In the last attempt at passing the PIB, one of the greatest obstacles was the polarisation of the lawmakers along regional lines. What steps are you taking to build national consensus and avoid a repeat of the past?
I pray the past doesn’t repeat itself. I have gone through all the copies of the bill since the 6th Assembly and I must say it is neither pro-South nor pro-North. There could be some impressions about the bill being pro-South because it is the region that produces oil today.
But by tomorrow, if you find oil in Benue or Kaduna, they will also become beneficiaries of the 10%. Any part of country could be a producer of oil tomorrow and they will enjoy the same benefits. I think members need to sit down and educate themselves on this bill. Let us not look at it that the current Minister of Petroleum and the person in charge of drafting the bill is from the South-south region. It could be anybody tomorrow. This bill is very important because everything in Nigeria is predicated on oil and gas resources. We should avoid being sentimental or myopic in our handling of this bill.
Nigeria is about to celebrate its 52nd independence anniversary. As usual many Nigerians argue that the country has not recorded significant achievements since independence. What is your view on this?
I am glad to see Nigeria marking its 52nd of independence anniversary. Like I always tell people, I am a very proud and patriotic Nigerian. I say this with all sense of humility, responsibility and seriousness. In every nation, there are challenges and we have ours too. At this point, people are beginning to ask so many questions and when some of these questions are not answered satisfactorily, some people will begin to lose hope in Nigeria.
For 52 years, why have we not been able to get it right? The other question is have we not actually gotten it right? At what point will you say we have gotten it right?
As a student of Political Science, I don’t really see a divide between a developing country and a developed country. I don’t believe there is any developed country in this world. We are all developing, but at different paces. If the Europeans think they are fully developed, why do they still want to go to the moon? It is part of development. Why do they want to manufacture things that will change from the old order to the new order of living?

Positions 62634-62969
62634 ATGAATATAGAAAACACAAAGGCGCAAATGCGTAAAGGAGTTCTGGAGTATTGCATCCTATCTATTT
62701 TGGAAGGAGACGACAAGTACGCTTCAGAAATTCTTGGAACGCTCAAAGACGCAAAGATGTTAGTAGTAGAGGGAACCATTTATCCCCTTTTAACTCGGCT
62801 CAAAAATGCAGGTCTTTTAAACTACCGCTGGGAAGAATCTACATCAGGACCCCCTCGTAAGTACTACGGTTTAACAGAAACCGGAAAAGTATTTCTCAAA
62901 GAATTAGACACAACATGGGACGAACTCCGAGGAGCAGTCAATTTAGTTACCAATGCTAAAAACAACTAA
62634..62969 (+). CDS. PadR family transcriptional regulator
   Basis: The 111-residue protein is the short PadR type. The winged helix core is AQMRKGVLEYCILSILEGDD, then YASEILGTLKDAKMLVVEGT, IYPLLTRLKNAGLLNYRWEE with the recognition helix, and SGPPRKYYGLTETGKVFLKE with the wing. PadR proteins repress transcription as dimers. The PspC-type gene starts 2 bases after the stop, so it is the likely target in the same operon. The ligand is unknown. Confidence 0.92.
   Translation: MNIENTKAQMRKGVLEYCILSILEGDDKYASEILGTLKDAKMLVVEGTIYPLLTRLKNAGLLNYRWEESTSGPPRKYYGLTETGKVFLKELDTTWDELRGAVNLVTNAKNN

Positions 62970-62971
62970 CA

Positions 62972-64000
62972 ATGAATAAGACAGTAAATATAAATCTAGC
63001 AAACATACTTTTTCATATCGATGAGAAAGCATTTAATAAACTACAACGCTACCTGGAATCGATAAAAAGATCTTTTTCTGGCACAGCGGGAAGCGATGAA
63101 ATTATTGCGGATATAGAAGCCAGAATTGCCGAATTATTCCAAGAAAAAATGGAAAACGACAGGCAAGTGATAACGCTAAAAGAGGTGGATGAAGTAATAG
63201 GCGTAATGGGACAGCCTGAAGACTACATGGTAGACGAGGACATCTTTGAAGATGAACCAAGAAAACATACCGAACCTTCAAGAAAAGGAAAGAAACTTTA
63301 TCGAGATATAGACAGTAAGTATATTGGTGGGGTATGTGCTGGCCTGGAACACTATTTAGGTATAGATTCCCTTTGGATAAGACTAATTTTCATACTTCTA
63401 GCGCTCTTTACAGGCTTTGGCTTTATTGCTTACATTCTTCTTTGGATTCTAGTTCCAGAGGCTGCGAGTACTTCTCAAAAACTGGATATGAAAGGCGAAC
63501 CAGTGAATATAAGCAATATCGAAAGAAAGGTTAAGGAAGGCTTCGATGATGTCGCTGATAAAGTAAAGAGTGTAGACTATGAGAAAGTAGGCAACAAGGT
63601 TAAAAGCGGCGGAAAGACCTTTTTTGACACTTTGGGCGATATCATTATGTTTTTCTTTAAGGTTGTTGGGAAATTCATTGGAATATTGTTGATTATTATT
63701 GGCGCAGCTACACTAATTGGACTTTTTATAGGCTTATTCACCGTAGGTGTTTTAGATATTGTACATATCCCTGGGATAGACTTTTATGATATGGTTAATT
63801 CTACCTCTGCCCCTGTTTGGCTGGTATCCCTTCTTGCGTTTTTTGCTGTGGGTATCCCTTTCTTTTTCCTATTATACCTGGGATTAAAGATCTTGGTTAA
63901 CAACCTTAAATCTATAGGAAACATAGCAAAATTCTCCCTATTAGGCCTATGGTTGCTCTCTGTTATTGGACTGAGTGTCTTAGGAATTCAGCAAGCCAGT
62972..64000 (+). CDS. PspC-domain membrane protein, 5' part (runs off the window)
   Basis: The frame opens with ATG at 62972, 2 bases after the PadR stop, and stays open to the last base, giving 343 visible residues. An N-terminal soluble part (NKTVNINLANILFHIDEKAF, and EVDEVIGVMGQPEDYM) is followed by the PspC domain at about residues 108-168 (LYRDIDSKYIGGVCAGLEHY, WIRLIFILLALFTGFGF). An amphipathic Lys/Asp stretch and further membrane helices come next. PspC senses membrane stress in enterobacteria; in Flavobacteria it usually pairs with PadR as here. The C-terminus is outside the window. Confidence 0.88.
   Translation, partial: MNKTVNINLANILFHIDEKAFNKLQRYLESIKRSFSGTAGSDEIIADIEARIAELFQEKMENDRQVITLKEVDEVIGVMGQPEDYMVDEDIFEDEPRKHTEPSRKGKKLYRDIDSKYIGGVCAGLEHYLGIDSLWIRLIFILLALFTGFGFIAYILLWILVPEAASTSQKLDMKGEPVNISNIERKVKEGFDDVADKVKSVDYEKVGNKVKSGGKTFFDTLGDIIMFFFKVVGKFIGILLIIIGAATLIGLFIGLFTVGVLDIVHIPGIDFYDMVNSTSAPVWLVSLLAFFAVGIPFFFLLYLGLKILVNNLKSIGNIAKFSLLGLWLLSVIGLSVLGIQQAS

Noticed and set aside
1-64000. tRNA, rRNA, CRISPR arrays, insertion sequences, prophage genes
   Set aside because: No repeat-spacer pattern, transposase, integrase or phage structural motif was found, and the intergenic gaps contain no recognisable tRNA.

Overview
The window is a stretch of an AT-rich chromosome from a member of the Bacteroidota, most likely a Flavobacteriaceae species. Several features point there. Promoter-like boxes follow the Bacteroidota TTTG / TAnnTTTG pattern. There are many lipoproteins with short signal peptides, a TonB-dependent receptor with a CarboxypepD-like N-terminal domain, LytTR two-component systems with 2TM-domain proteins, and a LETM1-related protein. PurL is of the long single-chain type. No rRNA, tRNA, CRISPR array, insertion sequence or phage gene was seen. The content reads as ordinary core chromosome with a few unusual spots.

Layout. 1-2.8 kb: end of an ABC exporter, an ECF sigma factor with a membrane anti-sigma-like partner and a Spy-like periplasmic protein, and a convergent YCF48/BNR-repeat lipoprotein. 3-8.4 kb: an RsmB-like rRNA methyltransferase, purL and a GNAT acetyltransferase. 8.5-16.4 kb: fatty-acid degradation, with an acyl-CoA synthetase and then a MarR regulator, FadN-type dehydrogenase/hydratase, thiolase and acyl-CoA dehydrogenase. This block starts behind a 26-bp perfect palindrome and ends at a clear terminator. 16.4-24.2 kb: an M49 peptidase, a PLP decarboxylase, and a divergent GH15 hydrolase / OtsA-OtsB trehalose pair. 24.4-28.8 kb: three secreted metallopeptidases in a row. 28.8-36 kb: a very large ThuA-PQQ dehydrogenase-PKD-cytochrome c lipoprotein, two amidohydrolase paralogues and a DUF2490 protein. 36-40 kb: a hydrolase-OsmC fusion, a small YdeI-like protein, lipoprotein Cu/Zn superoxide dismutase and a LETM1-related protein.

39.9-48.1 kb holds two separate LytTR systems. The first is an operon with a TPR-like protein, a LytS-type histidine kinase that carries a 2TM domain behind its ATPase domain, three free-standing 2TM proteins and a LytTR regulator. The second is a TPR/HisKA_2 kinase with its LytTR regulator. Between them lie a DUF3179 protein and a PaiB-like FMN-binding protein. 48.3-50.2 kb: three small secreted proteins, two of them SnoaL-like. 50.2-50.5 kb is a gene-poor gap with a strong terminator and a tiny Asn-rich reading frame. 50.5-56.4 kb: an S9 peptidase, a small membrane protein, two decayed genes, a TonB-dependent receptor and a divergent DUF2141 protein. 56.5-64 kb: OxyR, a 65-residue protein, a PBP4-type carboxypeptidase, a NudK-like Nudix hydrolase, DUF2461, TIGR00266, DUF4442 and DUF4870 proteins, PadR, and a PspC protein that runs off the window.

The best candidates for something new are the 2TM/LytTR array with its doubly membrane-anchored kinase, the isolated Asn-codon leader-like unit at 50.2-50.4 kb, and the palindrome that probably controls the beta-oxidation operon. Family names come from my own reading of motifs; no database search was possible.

The same thing applies to Nigeria. We are developing, but at a slow pace. It is important to note that we have been making tremendous progress in the 52 years we have been around the corner. We have more than enough reasons to be proud of Nigeria. We are a blessed country. When you tell people that we are blessed as country, you attract more attack. What I am saying in essence is that Nigeria is blessed. We have not been able to see the fruits of these blessings. A lot of people will give so many reasons for not been able to achieve anything at this stage. We have our challenges as a nation. One of such is the pre-independence challenge and then the post-independence challenge. One of the post-independence challenges was the prolonged military intervention in our governance system. We fought for democracy until 1999. Now we have been able to sustain it for about 12 years and I think it is worth celebrating.
I will want you to cast your mind back to the military era and consider how the country was in terms of freedom of speech, association, movement and economic development. Look at what we have as at today. During the military era, there were huge challenges in terms of social, economic and political development. I will say that things can only get better if we persevere. I want to tell my constituents that things will get better. They must keep faith that this country will be great.
In recent months we have heard some sections of the polity asking for the break-up of Nigeria. Is this not worrisome?